No one who watches Univision is bound to forget. On a recent episode of Al Punto, Ramos’ Sunday-morning public-affairs show, he interviewed a Mexican woman who had been deported from the United States, and then linked her via satellite with her daughter, whom she’d left behind in Dallas. In May, Ramos held a prime-time town-hall meeting on the new Arizona law, which he compares to South African apartheid, with Sheriff Joe Arpaio and Rep. Luis Gutiérrez. The onslaught from Spanish-language media is having an effect. According to Gallup, Obama’s popularity among Latinos fell 12 points since January, while it stayed static with African Americans and whites. The periods in which it fell most precipitously were when immigration reform was in the news. Voters apparently remembered La Promesa.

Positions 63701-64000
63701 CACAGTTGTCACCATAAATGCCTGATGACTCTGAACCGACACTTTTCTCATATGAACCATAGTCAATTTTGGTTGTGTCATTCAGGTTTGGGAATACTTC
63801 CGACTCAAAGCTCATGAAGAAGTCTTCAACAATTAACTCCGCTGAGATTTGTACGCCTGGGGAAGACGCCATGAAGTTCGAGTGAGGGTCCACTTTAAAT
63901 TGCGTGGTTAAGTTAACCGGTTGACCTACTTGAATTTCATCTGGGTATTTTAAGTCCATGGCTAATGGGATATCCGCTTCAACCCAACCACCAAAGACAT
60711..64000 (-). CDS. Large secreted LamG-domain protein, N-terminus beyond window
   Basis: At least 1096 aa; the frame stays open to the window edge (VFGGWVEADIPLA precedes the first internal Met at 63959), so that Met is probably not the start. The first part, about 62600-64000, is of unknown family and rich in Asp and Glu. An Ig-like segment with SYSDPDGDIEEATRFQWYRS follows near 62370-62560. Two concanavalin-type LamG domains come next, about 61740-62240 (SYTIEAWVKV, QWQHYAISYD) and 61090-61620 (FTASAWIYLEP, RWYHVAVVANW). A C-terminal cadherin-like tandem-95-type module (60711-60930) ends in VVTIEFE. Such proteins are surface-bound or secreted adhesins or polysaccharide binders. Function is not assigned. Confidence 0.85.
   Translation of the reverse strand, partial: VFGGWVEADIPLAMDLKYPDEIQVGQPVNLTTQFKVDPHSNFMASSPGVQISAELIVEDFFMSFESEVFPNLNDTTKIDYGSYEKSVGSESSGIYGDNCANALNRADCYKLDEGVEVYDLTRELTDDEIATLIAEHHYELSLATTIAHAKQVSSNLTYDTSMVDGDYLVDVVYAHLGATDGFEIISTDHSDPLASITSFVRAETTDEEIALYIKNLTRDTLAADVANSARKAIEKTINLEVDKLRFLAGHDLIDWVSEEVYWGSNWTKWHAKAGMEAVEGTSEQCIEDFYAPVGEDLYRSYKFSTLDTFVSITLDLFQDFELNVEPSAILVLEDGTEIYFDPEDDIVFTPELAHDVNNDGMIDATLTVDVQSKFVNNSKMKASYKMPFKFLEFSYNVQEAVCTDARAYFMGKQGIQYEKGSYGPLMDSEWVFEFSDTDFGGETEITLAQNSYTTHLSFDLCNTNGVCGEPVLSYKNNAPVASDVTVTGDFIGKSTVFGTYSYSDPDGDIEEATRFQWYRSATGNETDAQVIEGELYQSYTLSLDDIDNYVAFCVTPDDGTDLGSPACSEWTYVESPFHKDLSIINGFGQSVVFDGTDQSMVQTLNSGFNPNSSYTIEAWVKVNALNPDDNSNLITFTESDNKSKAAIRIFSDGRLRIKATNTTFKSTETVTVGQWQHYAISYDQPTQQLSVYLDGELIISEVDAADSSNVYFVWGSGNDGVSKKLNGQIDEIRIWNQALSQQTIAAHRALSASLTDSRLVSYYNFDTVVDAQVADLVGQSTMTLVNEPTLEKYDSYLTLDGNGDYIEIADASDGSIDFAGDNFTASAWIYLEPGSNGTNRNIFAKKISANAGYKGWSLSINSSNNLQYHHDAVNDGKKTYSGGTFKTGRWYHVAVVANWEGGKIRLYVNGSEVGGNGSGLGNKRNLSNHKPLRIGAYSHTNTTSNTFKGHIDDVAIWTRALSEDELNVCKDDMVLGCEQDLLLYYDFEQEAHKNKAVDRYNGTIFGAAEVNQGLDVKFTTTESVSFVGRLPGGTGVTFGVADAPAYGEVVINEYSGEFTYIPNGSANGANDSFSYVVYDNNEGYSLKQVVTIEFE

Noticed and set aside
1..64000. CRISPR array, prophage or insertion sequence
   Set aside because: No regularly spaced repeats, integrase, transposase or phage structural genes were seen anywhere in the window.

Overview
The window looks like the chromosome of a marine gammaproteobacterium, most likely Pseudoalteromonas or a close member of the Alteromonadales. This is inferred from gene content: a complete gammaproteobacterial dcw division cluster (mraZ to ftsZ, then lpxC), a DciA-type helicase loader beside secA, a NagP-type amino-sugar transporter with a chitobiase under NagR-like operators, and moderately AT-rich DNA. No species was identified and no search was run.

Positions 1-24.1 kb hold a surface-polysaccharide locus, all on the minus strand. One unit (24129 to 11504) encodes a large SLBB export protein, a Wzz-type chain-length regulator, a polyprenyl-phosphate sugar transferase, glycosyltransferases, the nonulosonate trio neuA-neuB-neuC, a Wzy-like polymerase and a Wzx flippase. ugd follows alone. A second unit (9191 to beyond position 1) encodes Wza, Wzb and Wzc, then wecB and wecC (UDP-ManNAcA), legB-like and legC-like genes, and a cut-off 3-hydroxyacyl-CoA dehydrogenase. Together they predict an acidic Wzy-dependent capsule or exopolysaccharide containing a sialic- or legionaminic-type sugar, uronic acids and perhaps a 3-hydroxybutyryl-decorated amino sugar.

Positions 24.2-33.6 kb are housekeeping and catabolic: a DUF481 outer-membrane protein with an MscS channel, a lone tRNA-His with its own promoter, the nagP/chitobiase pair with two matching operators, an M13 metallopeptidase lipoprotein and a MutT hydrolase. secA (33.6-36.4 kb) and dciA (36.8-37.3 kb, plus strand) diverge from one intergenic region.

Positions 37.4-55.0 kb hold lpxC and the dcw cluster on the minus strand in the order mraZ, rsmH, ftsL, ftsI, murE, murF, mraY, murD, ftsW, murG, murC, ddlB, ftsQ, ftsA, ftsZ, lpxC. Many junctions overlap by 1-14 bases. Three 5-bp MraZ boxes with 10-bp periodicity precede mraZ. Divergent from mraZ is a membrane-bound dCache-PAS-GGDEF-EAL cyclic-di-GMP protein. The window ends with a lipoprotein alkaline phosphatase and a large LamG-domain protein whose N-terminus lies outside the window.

Ramos says November could be a “disaster” for the Democrats with an unmotivated Latino base. But, of course, electing more Republicans to Congress would make immigration reform even more of a long shot. “What’s ironic is the best hope Latinos have right now is also Barack Obama,” Ramos says.
Thus, Ramos and reform advocates are stuck into a kind of conundrum in which the only recourse is to needle and cajole the guy who gave them hope in the first place. “Believe me, next time I see Obama, I’ll ask him about immigration reform again,” Ramos says. “I’ll ask him about the promise. And he knows that I’ll ask him.”
Bryan Curtis is a senior editor at The Daily Beast. He was a columnist at Play: The New York Times Sports Magazine, Slate, and Texas Monthly, and has written for GQ, Outside, and New York. Write him at bryan.curtis at thedailybeast.com.